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40 Percent Of Millennials Use Voice-Activated Assistants For Purchase Research

They're also turning to messaging apps and video chat for their customer service needs, according to Salesforce's 2017 Connected Shopper report.

Approximately 40 percent of Millennials turn to voice-activated intelligent assistants like Amazon Alexa, Apple Siri and Google Assistant before making a purchase, according to Salesforce‘s 2017 Connected Shopper report — and a similar percentage say they turn to messaging apps and video chat for their customer service needs.

These findings reinforce what marketers should largely already know: There is no longer a linear consumer path to purchase — and in 2017, more devices are involved in the ultimate decision to buy something online (or in stores) than ever before.

And the research stage of buyer journeys isn’t the only one undergoing a digital revolution: “When buying products online, the No. 2 channel shoppers turn to, second only to traditional websites, is now a retailer’s mobile app. Social
media has also entered the top five channels for online purchasing,” the report states. What’s more, “millennials are more than three times as likely than their baby boomer elders to leverage video chat when making online purchases, and at least twice as likely to use social media, messaging apps, and SMS/text, among other emerging channels [like voice.]”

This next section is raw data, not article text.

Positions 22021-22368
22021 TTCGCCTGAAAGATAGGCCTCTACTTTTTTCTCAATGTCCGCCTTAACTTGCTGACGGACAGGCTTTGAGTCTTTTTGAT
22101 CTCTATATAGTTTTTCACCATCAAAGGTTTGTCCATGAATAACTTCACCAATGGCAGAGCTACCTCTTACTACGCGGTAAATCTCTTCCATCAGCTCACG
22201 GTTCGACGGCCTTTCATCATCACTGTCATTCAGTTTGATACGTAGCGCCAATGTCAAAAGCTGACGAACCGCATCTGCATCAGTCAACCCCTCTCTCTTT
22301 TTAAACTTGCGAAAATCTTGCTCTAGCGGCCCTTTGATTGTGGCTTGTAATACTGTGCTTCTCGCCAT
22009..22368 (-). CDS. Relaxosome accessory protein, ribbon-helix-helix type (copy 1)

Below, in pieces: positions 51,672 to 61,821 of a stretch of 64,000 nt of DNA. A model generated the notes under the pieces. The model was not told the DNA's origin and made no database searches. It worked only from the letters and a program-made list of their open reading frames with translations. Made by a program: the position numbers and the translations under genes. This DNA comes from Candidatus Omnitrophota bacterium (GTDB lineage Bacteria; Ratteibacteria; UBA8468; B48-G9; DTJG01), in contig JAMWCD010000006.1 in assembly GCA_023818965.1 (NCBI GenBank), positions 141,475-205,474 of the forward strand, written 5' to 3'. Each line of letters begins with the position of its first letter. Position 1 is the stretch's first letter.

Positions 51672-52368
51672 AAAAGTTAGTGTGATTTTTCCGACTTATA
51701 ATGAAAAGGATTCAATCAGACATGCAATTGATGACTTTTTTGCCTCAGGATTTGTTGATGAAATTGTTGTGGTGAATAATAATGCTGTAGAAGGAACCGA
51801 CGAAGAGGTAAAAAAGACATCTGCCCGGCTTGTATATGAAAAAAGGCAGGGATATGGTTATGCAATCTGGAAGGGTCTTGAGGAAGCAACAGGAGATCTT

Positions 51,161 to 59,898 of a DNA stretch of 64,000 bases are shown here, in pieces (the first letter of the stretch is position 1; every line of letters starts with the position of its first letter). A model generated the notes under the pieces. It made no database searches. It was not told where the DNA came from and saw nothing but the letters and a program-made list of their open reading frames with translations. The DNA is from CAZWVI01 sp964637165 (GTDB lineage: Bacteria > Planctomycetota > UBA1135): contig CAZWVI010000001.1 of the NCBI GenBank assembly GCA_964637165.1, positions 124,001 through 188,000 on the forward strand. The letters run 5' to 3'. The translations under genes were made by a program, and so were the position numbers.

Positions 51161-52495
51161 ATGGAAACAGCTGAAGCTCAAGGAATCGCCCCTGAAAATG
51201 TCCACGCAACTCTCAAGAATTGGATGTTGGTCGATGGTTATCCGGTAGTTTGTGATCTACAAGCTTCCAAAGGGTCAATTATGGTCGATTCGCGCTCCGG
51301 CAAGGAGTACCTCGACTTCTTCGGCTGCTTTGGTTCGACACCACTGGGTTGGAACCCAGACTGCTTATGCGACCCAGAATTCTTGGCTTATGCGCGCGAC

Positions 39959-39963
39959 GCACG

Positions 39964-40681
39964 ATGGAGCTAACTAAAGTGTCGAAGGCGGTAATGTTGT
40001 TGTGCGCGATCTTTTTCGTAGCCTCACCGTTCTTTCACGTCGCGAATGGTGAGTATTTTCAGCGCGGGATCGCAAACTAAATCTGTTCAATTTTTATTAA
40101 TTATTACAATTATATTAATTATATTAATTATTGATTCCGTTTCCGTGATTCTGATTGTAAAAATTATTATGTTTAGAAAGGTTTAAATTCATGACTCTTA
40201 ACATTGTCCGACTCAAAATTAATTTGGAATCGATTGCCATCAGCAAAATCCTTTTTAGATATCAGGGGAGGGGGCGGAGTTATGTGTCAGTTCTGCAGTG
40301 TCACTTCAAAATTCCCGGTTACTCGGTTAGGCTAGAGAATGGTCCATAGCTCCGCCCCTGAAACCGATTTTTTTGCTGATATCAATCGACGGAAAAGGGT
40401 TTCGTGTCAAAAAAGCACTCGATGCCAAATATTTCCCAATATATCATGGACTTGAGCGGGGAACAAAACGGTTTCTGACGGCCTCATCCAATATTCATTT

Marketers Prepare For Messenger, Voice

So, what does this mean for marketers? First, that prioritizing one-to-one communication via the interfaces customers are shifting to — here, namely messenger and voice-based means — is of critical importance.

As we’ve written before, this means that businesses should look to begin readying their underlying data layer for consumption by voice-activated assistants — making sure that they’re up to date on all SEO best practices, ensuring correct and current listings, and utilizing effective visuals — so that they’re discoverable whether searches are made by text, voice, or image.

“Bots, voice assistants, smart homes and other AI-informed communications are top of mind for nearly every retailer today,” said Amit Sharma, CEO of Narvar. “The technology innovation complicates what we already know — that customer communications are never one-size-fit-all.”

Secondly, there is a lot of potential for marketers to build relationships via text-based communication in messaging apps, particularly by using chatbots to answer the most popular consumer queries quickly and seamlessly — so long as they remain transparent about what the bot can do (and not do) as well as making the conversation as straightforward and relevant as possible.

In fact, “85 percent of consumer mobile time is spent in the top five apps,” said Stefanos Loukakos, Head of Messenger at Facebook, during an Advertising Week panel. “That’s why using Facebook messenger [or] Whatsapp can be a great way to [interact] and build business. But every experience has to be valuable — not only for the business, but for the user.”

About The Author
Lauryn Chamberlain Lauryn Chamberlain @laurynchamberla

Lauryn Chamberlain is the Associate Editor of GeoMarketing.com. A New York City based journalist, she specializes in stories related to retail, dining, hospitality, and travel.